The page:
April 30, 2023 – The King of Data is back, as Marko Rakar spearheads an initiative to help thousands affected by the Swiss Franc bank loan affair, offering hope of compensation.
Several thousand debtors with loans taken out in Swiss francs received an offer from the company Druga Foundation to their home addresses in recent days, an offer to take over their claims against the banks. The media announced that consultant Marko Rakar and economist Vuk Vuković are behind the initiative, as well as a dozen other lawyers, experts, mathematicians and bankers.
Here is Marko in his own words on the subject.
My general thinking is that you shouldn’t spend too much time on sponsored articles, but a few days ago (and again today) I was called out in one such sponsored content, so it’s time to look back on it. The first few paragraphs are an introduction to the story, and only then do the details about GDPR and banking secrets begin.
In creative ways, with the frequent use of quotation marks and a lot of question marks, the article stretches out the superficial understanding of law and elementary logic, and problematizes the action carried out by the Second Foundation, of which I am the director. That trading company was founded with a very simple and clear goal, which is to help an extremely large and, in my opinion, tormented social group to use their legal right to compensation for the damage caused to them by the banks when contracting and then collecting loans and leasing that were denominated in Swiss francs. A lot has been written about this entire issue in the last fifteen years, laws were passed to at least partially solve the problem, the state sued the banks (and probably lied in its answers before international bodies), and speculated in secret settlements.
However, when everything is added up and subtracted, according to the numbers known today, we know that there are around 120,000 citizens who were damaged in the process and who are entitled to compensation from the banks. Banks at the same time (totally wrongly but very persistently) repeat the untrue mantra that the conversion of CHF loans into EUR is at the same time compensation. What is true is that the Supreme Court in December 2022 made a legal understanding that injured consumers who have converted their loans are entitled to compensation on the basis of default interest; more precisely, “the consumer/user of the loan has the right to the payment of the corresponding default interest on the overpaid amounts that the bank charged to the consumer when calculating the conversion of the loan.”. Ultimately, this legal understanding did not pass the court record and a new decision is expected literally days before the statute of limitations begins, so there is a real possibility that the Supreme Court’s decision will be different (hopefully more comprehensive and favorable to the injured citizens).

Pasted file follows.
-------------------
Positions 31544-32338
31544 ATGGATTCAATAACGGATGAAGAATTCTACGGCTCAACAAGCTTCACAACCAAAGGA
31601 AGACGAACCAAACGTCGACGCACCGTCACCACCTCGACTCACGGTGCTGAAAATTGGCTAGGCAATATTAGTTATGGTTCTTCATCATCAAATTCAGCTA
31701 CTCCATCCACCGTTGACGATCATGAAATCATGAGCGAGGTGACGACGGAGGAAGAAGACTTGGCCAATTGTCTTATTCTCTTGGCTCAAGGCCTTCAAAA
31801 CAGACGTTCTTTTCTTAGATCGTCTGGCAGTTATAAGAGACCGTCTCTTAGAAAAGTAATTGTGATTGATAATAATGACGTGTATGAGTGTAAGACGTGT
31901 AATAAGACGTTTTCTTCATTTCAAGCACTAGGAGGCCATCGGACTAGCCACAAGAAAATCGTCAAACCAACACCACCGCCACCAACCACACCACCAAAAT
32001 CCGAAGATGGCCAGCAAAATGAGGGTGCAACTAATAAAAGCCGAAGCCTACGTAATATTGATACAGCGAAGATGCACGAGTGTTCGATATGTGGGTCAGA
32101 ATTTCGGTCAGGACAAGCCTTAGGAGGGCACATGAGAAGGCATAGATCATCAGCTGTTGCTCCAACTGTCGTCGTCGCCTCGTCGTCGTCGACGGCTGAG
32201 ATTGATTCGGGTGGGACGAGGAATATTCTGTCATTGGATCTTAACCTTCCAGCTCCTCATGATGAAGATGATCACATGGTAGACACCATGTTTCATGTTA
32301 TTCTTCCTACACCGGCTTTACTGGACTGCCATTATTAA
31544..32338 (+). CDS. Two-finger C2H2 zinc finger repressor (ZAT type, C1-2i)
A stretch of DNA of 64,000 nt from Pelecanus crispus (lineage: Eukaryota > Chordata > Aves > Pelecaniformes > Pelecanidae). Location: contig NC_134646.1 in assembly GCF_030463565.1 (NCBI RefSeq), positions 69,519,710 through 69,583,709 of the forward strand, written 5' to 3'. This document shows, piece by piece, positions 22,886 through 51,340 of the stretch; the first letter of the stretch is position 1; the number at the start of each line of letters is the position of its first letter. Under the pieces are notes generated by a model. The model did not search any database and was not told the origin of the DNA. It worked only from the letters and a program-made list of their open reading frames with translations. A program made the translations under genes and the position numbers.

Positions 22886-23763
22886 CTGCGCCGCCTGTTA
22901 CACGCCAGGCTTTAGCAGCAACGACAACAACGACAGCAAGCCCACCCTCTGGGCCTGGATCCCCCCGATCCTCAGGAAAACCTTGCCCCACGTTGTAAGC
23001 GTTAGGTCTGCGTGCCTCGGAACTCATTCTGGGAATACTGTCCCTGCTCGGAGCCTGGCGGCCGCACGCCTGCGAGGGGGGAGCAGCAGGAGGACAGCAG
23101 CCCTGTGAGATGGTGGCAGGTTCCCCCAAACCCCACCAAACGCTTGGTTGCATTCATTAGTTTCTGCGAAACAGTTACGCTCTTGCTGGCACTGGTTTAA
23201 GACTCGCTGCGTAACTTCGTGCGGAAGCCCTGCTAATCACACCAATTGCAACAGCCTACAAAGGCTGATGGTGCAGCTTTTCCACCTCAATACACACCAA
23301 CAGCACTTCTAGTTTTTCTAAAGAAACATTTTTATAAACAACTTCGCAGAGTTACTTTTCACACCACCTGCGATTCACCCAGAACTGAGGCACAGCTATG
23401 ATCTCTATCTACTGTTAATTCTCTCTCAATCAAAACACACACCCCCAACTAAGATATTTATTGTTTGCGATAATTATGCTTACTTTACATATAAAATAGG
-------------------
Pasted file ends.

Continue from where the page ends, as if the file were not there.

Croatia is not the only country where a problem with loans in Swiss francs has appeared. In other countries, the courts ultimately made decisions about the total nullity of the contract (therefore it is considered that the deal did not happen at all, the effects of such a solution can be written in even bigger and longer texts), the latest example of this is Slovenia, where the nullity was recently declared. Our position here is somewhat specific, because at the time when loans were issued in CHF, we were not part of the European Union, and it seems that our Government played a not necessarily clean game on this topic by siding with the banks at a time when a dispute was raised before the EU bodies.
Land registers, GDPR and legitimate interest
Banks (through the association of banks) and a native journalist from Večernji, as expected, question our use of data, but what we have done is based on laws and regulations.
(Article 7 of the Law on Land Registry.)